Wet AMD therapy study using fiber-optic light device yields positive results

At the Retina Meeting 2012 (Maui, HI) held recently, Reid Schindler, MD, presented positive Phase I data from a human study assessing a new, minimally invasive device to treat wet age-related macular degeneration (wet AMD), which causes vision loss and blindness. Salutaris Medical Devices (SalutarisMD; Tucson, AZ) developed the device—which incorporates a fiber-optic light tip—and sponsored the study.

Schindler, in his presentation, "Episcleral Brachytherapy In The Management of Age-related Choroidal Neovascularization," reviewed the short-term safety study, which applied 24 Gy single-fraction beta brachytherapy to the subfoveal neovascular membrane of the eye to treat wet AMD. The study subjects received standard wet AMD therapy using anti-VEGF injections given as induction, and additional anti-VEGF injections as needed.

"Under guidance of indirect ophthalmoscopy, the SalutarisMD brachytherapy probe was placed under Tenon’s capsule and gradually advanced posteriorly utilizing the fiber-optic light tip for localization. The position of the tip was adjusted while visualizing the light and fundus landmarks, thus centering the radiation delivery over the neovascular membrane," reports Schindler.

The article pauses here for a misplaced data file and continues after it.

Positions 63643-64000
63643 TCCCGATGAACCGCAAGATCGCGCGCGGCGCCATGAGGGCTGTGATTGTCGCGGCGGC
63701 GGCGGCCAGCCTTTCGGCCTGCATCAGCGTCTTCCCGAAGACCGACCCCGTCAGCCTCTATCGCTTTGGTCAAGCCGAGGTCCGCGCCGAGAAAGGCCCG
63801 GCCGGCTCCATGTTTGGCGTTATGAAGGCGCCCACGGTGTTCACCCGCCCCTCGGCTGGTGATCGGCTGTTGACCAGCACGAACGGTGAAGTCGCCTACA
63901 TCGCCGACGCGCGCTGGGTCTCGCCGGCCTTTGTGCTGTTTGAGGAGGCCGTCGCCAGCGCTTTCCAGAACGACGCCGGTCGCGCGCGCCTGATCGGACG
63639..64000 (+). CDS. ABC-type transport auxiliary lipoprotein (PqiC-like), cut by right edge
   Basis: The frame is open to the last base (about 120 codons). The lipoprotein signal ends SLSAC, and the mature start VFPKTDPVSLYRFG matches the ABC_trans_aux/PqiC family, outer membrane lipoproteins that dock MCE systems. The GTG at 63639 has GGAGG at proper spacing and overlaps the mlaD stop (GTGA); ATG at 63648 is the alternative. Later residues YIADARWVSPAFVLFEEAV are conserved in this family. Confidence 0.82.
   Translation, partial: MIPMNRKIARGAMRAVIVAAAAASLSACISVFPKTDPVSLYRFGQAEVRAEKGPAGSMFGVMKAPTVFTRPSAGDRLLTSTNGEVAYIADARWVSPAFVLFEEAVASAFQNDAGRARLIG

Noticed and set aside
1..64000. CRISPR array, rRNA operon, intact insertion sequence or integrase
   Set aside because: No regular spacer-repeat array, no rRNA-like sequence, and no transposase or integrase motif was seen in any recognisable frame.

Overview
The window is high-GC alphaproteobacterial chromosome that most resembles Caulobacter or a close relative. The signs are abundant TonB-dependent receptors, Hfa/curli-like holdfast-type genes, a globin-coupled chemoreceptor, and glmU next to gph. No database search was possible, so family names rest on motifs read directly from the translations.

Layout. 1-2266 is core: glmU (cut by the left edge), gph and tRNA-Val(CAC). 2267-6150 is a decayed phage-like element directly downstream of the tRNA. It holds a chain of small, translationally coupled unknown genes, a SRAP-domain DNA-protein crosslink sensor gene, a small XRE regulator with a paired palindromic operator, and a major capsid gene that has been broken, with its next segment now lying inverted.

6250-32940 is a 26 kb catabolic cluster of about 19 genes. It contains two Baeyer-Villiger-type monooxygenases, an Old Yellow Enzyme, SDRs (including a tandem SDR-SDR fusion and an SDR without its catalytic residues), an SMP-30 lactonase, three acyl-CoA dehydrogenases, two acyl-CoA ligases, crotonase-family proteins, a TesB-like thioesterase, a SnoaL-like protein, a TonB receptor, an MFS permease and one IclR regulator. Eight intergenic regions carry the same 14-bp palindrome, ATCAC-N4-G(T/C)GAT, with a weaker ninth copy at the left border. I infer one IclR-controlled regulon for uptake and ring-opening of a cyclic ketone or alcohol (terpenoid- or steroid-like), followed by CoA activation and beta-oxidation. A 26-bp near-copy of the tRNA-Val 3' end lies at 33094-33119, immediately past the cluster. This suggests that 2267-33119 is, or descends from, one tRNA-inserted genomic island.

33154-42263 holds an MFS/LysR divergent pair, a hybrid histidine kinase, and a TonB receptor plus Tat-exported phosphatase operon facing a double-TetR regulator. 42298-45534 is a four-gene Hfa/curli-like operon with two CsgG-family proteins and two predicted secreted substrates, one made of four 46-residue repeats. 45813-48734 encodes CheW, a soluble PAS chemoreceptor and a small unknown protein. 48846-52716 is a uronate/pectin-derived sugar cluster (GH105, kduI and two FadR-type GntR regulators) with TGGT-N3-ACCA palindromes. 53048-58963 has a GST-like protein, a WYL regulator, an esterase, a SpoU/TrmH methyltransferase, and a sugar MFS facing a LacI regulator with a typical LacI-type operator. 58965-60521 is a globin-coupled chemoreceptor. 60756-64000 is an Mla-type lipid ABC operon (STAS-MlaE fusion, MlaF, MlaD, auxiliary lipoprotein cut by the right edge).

Schindler, principal investigator of the study, reported the Phase I study data of the six subjects treated to date, comprised of persistently treated subjects and newly diagnosed subjects with either classic or occult neovascular lesions. The investigators placed the SalutarisMD device and delivered the brachytherapy dose with ease and minimal subject discomfort. There were no reported serious adverse events (SAEs) in the study, nor any unanticipated adverse device effects (UADEs).

While the study is not intended to be extrapolated for statistical significance and follow-up is short, individual subject results were tracked. All study subjects had an improvement in vision as measured by best corrected visual acuity and none experienced a loss of vision; four subjects gained equal to or greater than 15 ETDRS letters of vision; five subjects experienced a decrease in macula thickness and absorption of subretinal fluid and hemorrhage; the macula thickness for the sixth subject was essentially unchanged; three subjects were found to be clinically dry during the study period and required no additional anti-VEGF injection.

Schindler, a clinical ophthalmologist and retina specialist with Retina Specialists of Southern Arizona, and clinical associate professor, University of Arizona Department of Ophthalmology, notes that application of radiation is done through the posterior sclera, thus avoiding the need for vitreous surgery.

The handheld, visually guided SalutarisMD device used in the Phase I study is designed to enable retina specialists to provide a practical, minimally invasive procedure that can be completed in a clinical environment, such as a physician’s office or outpatient setting under local anesthesia in approximately 15 minutes.

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